Duck fat - the answer to your prayers.
I served the lentils with potatoes roasted in duck fat: I like small yellow potatoes, sliced in thick rounds. I put a large baking tray in the oven at 400 degrees. When the tray gets a little warm, I drop a tablespoonful of duck fat and return the pan to the oven to melt. Then I put the potato slices out in a single layer.

The lighting is off, but I wanted you to see the potatoes. I like them soft, not crispy.

Monday, April 4, 2011

Suet Pastry Dough

 Oh, my god. Did I just make Hot Pockets? That's crazy. I don't think I've ever even had one. I just remember that comedian saying "Hot Pockets" in a high voice and it made me laugh. Well, Hot Pockets weren't the original idea. They were born of pasties (not the ones for nipples, people!). Little pockets of pastry filled with savory goodies, like meat and cheese. I think most cultures have them. In this instance it was ham and monterey jack cheese. And the pastry dough? Made from grass-fed local suet, baby. Yes, it's not just for tallow anymore, folks! Actually, it never was, but that's besides the point.

I'm super excited about this because I haven't had or made such an incredibly tasty pastry dough in a long time. Or maybe since I made pop tarts...Anyway, when I went in on a split of a steer I was offered some suet and not one to turn down anything free and vaguely edible, I accepted. It took me a while to get to it, but it all came together the other day.

I based my recipe on the Beyond Nose to Tail cookbook and this recipe from Epicurious. The dough was very dry and crumbly, maybe because I used the suet straight from the freezer. To prepare the suet, which by the way, is the thick, hard fat that surrounds the kidneys of a cow, I picked through it and removed what little bits of meat I could find. Then I put it in the food processor and pulsed it to a consistency like coarse cornmeal.

Suet Pastry Dough

1 1/2 cups of flour
1 tablespoon of baking powder
1 teaspoon of salt
1 cup of cold, finely chopped beef suet (I used a little extra)
1/4 to 1/2 cup of cold water

Combine all the ingredients, holding the water. Then, add the water 1/4 cup at a time, slowly, until you get the desired pastry dough consistency. After the dough is formed, let it sit, covered in wax paper, in the fridge for up to two hours. Let it come to room temperature before rolling.

My dough was very tough to work. It isn't, in my limited experience with suet pastry dough, very elastic dough. I used a large circular lid I had to press out circles. I didn't roll them very thin. I filled them with chopped ham and grated cheese---about 2 cups of ham mixed with a cup of cheese. I didn't add anything else! Bake these in a 375 degree oven for about thirty minutes, until light golden brown. They were stellar right out of the oven. This recipe made eight large pastries that will probably disappear by the next morning.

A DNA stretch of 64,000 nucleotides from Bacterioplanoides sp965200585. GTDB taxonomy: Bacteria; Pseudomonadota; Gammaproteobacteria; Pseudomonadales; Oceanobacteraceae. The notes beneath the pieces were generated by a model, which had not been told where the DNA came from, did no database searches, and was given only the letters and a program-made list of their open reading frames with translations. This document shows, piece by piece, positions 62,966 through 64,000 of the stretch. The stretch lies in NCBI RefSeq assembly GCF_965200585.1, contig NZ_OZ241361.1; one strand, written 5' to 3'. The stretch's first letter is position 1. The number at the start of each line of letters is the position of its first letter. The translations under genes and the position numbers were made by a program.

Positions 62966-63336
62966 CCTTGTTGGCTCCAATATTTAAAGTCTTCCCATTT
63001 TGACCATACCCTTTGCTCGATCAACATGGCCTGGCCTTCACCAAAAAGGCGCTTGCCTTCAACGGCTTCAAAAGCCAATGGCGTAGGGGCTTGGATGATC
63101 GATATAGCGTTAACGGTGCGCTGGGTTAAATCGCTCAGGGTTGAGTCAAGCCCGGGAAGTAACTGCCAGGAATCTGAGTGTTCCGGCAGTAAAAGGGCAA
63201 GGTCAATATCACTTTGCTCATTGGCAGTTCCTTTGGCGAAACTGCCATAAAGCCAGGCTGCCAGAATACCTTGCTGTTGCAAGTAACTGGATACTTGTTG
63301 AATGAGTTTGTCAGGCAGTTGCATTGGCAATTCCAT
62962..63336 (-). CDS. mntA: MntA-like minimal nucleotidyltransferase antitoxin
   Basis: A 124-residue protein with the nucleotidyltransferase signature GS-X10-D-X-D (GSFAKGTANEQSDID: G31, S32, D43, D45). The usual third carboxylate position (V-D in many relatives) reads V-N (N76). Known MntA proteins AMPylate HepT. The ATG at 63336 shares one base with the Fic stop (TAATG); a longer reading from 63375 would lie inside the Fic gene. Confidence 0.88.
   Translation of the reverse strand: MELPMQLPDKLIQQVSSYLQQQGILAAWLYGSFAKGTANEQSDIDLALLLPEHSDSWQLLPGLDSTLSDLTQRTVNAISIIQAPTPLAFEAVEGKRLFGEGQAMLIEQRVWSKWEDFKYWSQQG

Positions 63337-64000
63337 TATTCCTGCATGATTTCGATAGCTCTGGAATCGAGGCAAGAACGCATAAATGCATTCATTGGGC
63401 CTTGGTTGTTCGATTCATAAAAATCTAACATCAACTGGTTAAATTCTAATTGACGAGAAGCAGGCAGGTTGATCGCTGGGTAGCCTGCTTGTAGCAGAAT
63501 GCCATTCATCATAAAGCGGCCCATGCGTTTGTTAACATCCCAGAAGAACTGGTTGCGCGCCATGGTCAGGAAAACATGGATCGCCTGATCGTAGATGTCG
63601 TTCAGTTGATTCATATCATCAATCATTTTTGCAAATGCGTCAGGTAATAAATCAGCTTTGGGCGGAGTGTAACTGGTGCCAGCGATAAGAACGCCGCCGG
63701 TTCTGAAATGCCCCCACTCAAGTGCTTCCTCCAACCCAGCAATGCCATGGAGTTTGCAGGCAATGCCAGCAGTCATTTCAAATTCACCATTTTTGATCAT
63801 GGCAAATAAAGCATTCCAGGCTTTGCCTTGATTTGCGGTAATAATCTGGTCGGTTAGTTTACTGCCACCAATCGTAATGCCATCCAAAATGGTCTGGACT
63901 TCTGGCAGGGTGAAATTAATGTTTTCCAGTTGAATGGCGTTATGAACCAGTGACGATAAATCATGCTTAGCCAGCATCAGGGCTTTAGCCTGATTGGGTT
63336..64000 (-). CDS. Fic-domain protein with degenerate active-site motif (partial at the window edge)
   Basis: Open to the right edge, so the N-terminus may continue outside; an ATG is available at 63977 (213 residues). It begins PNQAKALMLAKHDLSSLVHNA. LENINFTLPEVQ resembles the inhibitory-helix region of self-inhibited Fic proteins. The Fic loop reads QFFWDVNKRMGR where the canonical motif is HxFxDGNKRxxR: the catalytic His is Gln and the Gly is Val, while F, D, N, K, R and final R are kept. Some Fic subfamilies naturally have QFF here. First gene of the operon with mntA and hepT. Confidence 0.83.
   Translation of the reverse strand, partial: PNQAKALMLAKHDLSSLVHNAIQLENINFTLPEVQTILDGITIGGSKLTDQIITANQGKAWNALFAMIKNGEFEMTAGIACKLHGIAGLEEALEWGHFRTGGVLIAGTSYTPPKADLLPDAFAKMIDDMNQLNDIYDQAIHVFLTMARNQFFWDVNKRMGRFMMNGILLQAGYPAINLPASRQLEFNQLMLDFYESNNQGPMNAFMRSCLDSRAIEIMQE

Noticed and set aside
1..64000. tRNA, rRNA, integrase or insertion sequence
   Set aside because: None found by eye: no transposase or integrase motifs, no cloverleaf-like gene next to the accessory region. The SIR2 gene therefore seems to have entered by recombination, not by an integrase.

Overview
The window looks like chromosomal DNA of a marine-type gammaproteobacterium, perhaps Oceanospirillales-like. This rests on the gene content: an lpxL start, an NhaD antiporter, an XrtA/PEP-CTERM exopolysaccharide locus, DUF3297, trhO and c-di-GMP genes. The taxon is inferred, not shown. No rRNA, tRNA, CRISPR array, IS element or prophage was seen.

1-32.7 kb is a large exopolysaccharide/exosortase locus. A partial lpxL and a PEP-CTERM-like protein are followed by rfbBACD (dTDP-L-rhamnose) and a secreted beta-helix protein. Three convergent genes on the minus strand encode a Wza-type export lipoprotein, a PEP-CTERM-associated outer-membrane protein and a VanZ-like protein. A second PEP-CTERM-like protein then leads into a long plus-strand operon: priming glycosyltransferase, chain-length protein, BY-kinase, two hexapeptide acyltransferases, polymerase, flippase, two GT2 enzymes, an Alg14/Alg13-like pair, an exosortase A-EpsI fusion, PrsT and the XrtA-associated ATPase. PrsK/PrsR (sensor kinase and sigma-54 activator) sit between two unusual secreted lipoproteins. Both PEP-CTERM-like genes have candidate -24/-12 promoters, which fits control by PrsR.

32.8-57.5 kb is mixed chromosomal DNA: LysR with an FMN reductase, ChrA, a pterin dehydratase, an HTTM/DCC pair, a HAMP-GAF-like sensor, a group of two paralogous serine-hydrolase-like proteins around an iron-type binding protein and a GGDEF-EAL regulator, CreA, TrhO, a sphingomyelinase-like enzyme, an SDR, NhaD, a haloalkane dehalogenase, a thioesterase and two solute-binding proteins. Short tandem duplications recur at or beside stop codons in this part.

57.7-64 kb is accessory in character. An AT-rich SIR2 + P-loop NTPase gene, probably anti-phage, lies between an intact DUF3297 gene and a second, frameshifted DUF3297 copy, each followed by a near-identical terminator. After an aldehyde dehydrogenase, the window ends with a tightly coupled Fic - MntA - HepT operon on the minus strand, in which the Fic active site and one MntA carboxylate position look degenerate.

Friday, April 1, 2011

April Fools' Fool

I swear I didn't do this on purpose. Last night I took some blueberries out of the freezer. I then curled up on the couch reading Deborah Madison's Seasonal Fruit Desserts and Beyond Nose to Tail by Fergus Henderson and Justin Piers Gellatly (both great books).  I was inspired by a few recipes to make a fool, which is basically lightly cooked fruit folded with whipped cream. The simplest thing ever. And one of the most delicious.

Now a bit of snow was predicted for today, so this morning I was figuring on how to make the whipped cream without heavy cream. Ha! I didn't feel like going out. The cockamamie idea I had for whipped cream was based on my buttermilk smoothie, and how thick it was. (I've been obsessed with buttermilk, lately, of all things.) I put a cup of buttermilk plus a half cup of low fat yogurt in the blender with some confectioners sugar and lemon syrup. Once that was well whipped I let it strain, separating the whey from the solids. (By the whey, (ugh, sorry!) there's a great post on the many uses of whey right here.) The result was a soft, very light and almost foamy cream. You know, I'm just telling you this because I found it interesting. It was really good, but I'm not sure if I'd do it again. It was an interesting experiment. Sane people can always use plain yogurt or even better Greek yogurt. Or how about plain old whipped cream?

So, half way through the day I realized it was April 1st. And I was making a fool. And it was snowing, for crying out loud! All very silly indeed.